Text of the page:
The letters arrived in the third week of May. They came in the mail, dozens of them, addressed to city council members, county commissioners, ministers, teachers, parents--anybody who was anybody in Las Animas, a town of 2,500 on the eastern plains, where everybody seems to know everybody else's business.

First time I met officer Bob Keenan was at the Street Light Cafe...I was sitting in the middle of the room, reading a book.

The letters carried no return address and were postmarked Birmingham, Alabama. Inside each envelope was a photocopy of a seven-page, handwritten statement from a local fifteen-year-old girl, a statement she had given the previous summer to the Bent County Sheriff's Department.

A couple of weeks later we've become friends...Bob asked if I would like a ride home. I said, "Yes." So I got in the car [and] we went for a ride down toward the power plant. Bob said he wanted to get to know me better.

The girl was well-known to local law enforcement. Nude photographs of her and another teenaged girl had surfaced in the course of an investigation of James Nolan Mason--a 44-year-old white supremacist with ties to several American Nazi organizations, a longtime pen pal of Charles Manson, and quite possibly the town's most bizarre resident.

Before I got out we both kissed each other. While we were kissing I put his hand up my shirt. I wanted to see how Bob would react.

Las Animas police had arrested Mason in the spring of 1994 and charged him with two counts of sexual exploitation of a child and two counts of contributing to the delinquency of a minor for supplying his underage models with alcohol.

The case raised hackles all over town, particularly after the local newspaper, the Bent County Democrat, reported that investigators had seized hundreds of videotapes, photos, and magazines--"all with a child pornography theme"--from Mason's sprawling two-story house and were planning to file additional charges.

"Everybody thought they ought to hang him," recalls Orvis Smith, Mason's next-door neighbor.

It seemed as if I could trust him with anything. Was it because I fell for him the first time I met. I don't know how to explain it. Any ways when he would work grave-yard I would [go] to the P.D. and visit him. We would talk and kiss.

But in the months following Mason's arrest, something went seriously wrong with the state's case. For one thing, Mason's hoard of kiddie porn turned out to be far less spectacular than reported. For another, the principal victim of Mason's photo sessions filed a sexual-assault complaint against the lead investigator in the case: Las Animas police officer Robert Keenan. The complaint--the same seven-page statement that was sent anonymously all over town this past May--claimed that Keenan had carried on a physical relationship with the victim throughout the course of the investigation.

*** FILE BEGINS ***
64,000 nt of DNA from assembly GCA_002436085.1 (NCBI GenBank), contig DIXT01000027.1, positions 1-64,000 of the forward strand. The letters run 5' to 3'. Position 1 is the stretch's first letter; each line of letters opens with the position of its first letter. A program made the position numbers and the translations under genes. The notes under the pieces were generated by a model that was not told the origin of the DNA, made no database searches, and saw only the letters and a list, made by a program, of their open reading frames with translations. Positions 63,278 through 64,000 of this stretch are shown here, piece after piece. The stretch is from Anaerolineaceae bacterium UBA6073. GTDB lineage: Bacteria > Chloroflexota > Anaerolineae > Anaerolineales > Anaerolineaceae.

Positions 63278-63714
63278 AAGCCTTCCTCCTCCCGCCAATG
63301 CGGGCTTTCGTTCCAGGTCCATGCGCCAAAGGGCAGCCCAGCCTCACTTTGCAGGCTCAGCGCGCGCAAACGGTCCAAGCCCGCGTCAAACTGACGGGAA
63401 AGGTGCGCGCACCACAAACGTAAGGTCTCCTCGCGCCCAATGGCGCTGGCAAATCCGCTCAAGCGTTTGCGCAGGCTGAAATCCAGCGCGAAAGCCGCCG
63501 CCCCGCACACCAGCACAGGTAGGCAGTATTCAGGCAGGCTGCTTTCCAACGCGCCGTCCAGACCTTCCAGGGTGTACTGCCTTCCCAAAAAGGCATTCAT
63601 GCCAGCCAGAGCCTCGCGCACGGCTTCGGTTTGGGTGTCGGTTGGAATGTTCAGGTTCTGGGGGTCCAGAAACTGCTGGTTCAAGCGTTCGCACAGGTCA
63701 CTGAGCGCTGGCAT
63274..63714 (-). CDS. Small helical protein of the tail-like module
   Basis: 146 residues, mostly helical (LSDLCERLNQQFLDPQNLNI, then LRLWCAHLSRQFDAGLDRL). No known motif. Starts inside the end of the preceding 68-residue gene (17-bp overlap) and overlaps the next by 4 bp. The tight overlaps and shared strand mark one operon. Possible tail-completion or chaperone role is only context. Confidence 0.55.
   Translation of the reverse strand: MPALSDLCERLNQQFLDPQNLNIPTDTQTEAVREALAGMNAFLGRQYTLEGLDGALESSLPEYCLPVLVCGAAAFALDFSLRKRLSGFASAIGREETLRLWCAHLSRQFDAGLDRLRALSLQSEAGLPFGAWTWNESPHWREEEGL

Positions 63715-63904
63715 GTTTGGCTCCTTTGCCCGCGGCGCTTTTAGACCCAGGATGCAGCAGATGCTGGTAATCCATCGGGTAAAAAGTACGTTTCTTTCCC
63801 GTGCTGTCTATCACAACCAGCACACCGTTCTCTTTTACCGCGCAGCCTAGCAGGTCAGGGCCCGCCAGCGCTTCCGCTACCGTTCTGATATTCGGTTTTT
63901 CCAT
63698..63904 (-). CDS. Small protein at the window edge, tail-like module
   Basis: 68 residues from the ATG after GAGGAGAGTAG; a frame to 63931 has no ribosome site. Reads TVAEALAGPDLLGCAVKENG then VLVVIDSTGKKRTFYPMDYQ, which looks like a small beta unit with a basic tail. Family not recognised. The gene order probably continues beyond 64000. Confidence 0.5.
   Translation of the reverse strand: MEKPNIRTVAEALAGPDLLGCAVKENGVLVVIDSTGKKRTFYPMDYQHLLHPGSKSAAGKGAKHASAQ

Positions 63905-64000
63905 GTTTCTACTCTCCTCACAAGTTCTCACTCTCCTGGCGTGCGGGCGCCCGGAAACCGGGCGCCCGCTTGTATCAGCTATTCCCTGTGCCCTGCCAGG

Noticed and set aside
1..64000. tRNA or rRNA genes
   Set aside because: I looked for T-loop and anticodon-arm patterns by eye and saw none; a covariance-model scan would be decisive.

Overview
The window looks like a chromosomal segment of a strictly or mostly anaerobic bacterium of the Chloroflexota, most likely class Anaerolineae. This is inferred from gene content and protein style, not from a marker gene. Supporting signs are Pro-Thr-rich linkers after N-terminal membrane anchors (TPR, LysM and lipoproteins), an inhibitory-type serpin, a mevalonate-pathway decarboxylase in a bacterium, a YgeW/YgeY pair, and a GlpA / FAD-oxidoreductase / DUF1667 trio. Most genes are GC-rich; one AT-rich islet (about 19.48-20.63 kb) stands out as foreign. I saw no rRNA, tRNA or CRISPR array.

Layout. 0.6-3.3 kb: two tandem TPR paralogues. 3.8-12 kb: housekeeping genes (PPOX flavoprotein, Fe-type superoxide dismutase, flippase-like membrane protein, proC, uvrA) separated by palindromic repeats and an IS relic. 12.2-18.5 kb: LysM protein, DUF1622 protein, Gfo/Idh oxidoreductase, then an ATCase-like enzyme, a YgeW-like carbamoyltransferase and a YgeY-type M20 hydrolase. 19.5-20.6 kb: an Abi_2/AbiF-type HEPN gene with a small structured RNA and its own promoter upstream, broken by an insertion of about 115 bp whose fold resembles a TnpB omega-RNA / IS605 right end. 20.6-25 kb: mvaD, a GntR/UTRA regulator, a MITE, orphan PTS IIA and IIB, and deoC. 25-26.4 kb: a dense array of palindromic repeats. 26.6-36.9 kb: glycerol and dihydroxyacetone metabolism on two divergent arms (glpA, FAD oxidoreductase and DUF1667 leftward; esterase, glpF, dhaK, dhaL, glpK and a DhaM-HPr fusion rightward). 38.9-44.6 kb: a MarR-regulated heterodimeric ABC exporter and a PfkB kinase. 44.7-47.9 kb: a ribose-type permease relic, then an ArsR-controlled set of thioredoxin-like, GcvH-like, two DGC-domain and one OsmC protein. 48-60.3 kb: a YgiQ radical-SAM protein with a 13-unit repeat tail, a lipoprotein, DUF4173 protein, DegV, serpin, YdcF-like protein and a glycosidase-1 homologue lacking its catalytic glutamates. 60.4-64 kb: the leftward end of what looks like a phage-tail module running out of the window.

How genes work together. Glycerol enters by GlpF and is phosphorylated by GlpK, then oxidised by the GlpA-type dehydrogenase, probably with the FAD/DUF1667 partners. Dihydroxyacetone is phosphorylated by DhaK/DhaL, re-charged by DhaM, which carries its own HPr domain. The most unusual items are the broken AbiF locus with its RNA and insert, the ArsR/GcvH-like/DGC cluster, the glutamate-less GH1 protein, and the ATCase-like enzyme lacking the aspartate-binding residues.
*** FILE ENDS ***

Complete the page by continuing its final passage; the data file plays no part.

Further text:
After I got Bob's trust I came to him...[and] told him I had taken nude pictures. Bob said he really wanted the case. So I gave him the pictures.

By the time the letters arrived in May, the sexual-exploitation and delinquency charges against Mason had been dropped as part of a plea-bargain arrangement that sent him to prison on a weapons charge. The sexual-assault complaint against Keenan had resulted in no charges at all, and Keenan had moved on from the city police department to a job as undersheriff of Bent County.

Bob and I went out in his bronco to the old baseball field. We went there to make out. But we didn't have sex we had what you call oral sex. He told me we would not have sex until the nude case was over.

Although no one could say for sure who sent the letters, many locals were convinced that Mason was responsible for distributing the girl's statement and making it public. He was, after all, an accomplished propagandist, a writer of racist pamphlets, and he had been shipped off to prison only days before the letters arrived. Las Animas mayor Keith Varner quickly denounced the letters as a smear campaign, a "vendetta" against the officer who helped to put Mason away.

Bent County Sheriff Brian Spencer says that even though the allegations against Keenan were investigated by an outside prosecutor, the girl's complaint and other attacks on him continue to circulate in the area.

"This is something that's gone on for a long time," Spencer says. "I wish it would stop. There was more than one internal investigation done, plus the outside investigation. There was nothing they could substantiate. There was no coverup involved in this. This is a dead issue."

Mason disagrees. Interviewed recently at the Arrowhead minimum-security prison outside of Canon City, he declined to comment on the source of the anonymous letters--"Am I gonna admit to that?"--but conceded he had a pretty good idea why they were sent.

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Alan Prendergast has been writing for Westword for over thirty years. He teaches journalism at Colorado College; his stories about the justice system, historic crimes, high-security prisons and death by misadventure have won numerous awards and appeared in a wide range of magazines and anthologies.
Contact: Alan Prendergast